Scaring Up Some Fun: 5 Real-Life Haunted Houses

When given the option of a trick or treat, most of us will choose a treat โ€“ except when the proffered trick is a haunted house.


And it might surprise you to know that the man who created a gregarious cartoon mouse is also the person responsible for turning haunted houses into a mainstream form of entertainment.

Walt Disney is often credited with the macabre brainstorm when he engineered the Haunted Mansion attraction at Disneyland in 1969. His architectural inspirations were the real-life Winchester Mystery House in San Jose, California (see below) and the Evergreen House, a not-scary dwelling thatโ€™s now part of the Johns Hopkins University Museums in Baltimore, Maryland. Disneyโ€™s use of innovative technology to whip up realistic spirits, especially those enjoying a raucous banquet in the Grand Hall, is what separated his haunted house from the myriad of predecessors who draped a white sheet over a mannequin and called it a day. Thanks, Walt (we think).

If youโ€™re looking for a real-life haunted house this Halloween season, some tricks might be closer to home than you think โ€“ and worth the drive. Check out these 5 spooky spaces, each one near a KB Home community:

1. The Winchester Mystery House โ€“ San Jose, CA

One look at this 160-room mansion and you know youโ€™re in for a real treat. Sarah Winchester was heir to the Winchester firearms company and widow of its founder. According to legend, she was compelled by the ghosts of people felled by Winchester guns to continuously build bizarre additions to her ever-expanding mansion. Visitors can now tour 110 of those rooms, and see first-hand such oddities as a window built into the floor, stairs that climb toward the ceiling, and doors that open into walls.


2. The Molly Brown House โ€“ Denver, CO

If the name sounds familiar, Molly Brown was a famous survivor of the Titanic sinking and later dubbed โ€œthe unsinkable Molly Brown.โ€ Her 1880s Victorian mansion now houses a museum, and also presumably, the ghosts of Molly, her husband (J.J. Brown), their daughter (Catherine), Mollyโ€™s mother, and a servant. Thatโ€™s a whole lot of people who wanted to make that house their forever home.

3. The Mordecai House โ€“ Raleigh, NC

Built around 1785, this house is rumored to be haunted by the ghost of former resident Mary Willis Mordecai Turk (1858 โ€“ 1937). She wears a 19th Century dress and randomly plays the piano in the downstairs drawing room. And someone, Mary or otherwise, has been known to whip framed photographs off the walls. You can glimpse this site in a past episode of the Syfy Channel TV show, โ€œGhost Hunters.โ€ However, a stomach ailment (or food poisoning) felled members of the crew and the investigation was abandoned.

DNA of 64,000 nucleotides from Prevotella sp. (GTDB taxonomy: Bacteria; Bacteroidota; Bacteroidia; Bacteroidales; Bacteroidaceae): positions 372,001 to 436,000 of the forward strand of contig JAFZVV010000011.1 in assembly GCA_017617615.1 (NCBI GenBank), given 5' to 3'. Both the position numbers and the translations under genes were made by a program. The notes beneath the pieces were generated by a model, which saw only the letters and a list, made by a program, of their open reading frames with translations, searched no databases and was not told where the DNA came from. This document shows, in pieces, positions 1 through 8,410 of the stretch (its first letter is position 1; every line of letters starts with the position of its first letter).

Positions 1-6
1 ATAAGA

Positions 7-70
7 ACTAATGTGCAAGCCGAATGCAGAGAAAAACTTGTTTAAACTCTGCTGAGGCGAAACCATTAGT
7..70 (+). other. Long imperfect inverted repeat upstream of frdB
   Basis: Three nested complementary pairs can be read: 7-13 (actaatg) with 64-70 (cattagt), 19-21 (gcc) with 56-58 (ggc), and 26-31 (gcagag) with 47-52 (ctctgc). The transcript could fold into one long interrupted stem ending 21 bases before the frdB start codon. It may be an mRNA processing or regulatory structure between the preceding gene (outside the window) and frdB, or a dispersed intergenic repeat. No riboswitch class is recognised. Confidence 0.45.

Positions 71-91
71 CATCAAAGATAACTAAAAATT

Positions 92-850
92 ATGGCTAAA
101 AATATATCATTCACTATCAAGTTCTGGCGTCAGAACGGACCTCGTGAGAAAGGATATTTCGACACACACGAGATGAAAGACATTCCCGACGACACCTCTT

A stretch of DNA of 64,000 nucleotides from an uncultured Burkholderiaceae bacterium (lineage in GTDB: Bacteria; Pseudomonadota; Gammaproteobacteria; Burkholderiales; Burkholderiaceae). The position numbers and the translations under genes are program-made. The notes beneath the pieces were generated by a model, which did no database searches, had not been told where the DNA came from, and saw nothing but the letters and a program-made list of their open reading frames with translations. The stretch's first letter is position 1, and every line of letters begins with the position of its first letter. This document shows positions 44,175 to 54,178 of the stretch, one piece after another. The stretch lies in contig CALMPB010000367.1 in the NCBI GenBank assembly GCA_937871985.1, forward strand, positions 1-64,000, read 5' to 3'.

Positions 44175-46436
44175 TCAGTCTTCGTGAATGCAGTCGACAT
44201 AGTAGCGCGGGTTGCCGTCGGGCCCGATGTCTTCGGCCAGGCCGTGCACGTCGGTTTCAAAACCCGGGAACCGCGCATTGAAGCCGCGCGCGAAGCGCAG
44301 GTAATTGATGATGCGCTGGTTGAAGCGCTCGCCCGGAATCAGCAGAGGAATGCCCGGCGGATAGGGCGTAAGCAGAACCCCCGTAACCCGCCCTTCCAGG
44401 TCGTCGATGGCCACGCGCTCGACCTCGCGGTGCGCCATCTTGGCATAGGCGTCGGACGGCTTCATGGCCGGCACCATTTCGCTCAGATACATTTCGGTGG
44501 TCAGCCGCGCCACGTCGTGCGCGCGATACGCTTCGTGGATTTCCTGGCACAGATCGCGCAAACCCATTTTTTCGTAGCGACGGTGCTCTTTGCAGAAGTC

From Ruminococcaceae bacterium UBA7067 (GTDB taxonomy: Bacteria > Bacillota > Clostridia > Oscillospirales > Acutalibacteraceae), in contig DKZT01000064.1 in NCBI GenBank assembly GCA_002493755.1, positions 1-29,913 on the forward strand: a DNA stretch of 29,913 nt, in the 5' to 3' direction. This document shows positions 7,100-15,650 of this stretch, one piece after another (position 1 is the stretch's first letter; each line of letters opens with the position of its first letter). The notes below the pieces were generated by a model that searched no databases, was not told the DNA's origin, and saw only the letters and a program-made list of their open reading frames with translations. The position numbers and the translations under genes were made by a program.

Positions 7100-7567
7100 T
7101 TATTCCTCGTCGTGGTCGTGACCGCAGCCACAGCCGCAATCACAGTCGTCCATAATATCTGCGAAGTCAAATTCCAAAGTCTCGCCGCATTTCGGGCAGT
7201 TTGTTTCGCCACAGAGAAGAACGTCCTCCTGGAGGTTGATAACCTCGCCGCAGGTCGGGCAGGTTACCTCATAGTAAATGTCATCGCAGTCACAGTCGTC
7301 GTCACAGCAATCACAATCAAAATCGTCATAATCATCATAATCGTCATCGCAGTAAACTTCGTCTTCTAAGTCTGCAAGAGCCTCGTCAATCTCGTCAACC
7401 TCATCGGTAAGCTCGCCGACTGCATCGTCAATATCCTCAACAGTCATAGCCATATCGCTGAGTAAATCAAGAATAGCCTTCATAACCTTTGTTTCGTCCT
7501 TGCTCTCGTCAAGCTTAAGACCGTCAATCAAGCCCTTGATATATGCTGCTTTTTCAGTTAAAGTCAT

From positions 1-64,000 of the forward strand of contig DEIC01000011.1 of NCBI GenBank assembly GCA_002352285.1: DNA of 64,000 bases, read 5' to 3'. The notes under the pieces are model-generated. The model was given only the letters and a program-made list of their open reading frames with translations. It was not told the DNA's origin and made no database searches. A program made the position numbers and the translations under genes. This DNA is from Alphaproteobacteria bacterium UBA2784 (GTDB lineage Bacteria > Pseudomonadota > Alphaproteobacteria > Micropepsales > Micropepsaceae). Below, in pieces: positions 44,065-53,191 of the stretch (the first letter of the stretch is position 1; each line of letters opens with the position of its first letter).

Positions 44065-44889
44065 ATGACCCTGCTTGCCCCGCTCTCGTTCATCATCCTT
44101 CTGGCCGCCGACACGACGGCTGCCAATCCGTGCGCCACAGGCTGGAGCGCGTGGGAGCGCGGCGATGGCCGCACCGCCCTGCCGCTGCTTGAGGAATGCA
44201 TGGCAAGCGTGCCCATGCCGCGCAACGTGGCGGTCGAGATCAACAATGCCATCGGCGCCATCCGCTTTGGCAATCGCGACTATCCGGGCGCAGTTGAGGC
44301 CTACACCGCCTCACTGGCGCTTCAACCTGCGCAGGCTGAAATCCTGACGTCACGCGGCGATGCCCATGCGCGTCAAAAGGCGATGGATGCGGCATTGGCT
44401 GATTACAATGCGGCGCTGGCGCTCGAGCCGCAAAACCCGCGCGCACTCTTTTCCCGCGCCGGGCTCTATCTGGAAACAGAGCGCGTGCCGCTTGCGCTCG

4. The Texas Governorโ€™s Mansion โ€“ Austin, TX

This 1850s mansion is supposedly haunted by two former governors; Sam Houston, who likes to linger in his former bedroom, and Pendleton Murrah who roams inside and out on occasion. Also haunting the mansion is the spirit of a young suitor who was a guest at the home when he proposed marriage to Murrahโ€™s niece. She said no and he didnโ€™t take the rejection well; he killed himself in his guest room and something or someone in that room has been moaning and gasping for air ever since.

5. The Stevens House โ€“ Tucson, AZ

Whether or not this house is truly haunted, the site is the location of a murder, an attempted murder, and a suicide, so the creepy factor is high regardless. The house dates back to 1865 and its original owners were Hiram Stevens and his wife Petra Santa Cruz. An adjacent house was home to Milton B. Duffield, a man of dubious character who was murdered on his property in 1870 over a mining claim dispute. Stevens bought the Duffield property a few years later. Then in 1893, Stevens attempted to kill his wife by shooting her in the head but she was saved by the Spanish comb she was wearing in her hair. Stevens then shot and killed himself. Today, the Stevens/Duffield houses are part of the Tucson Museum of Art and Historic Block, and are said to be haunted by the ghost of Hiram Stevens.

Disclaimer: KB Home does not endorse trespassing. Please respect all hours of operation when visiting the locations of these real-life haunted houses.

A.J. Bowker is a contributing writer to From House to Home. She has lived on the East Coast, in the Midwest, and is now settled in Southern California. One thing she has learned from living in various parts of the country: home is a state of mind.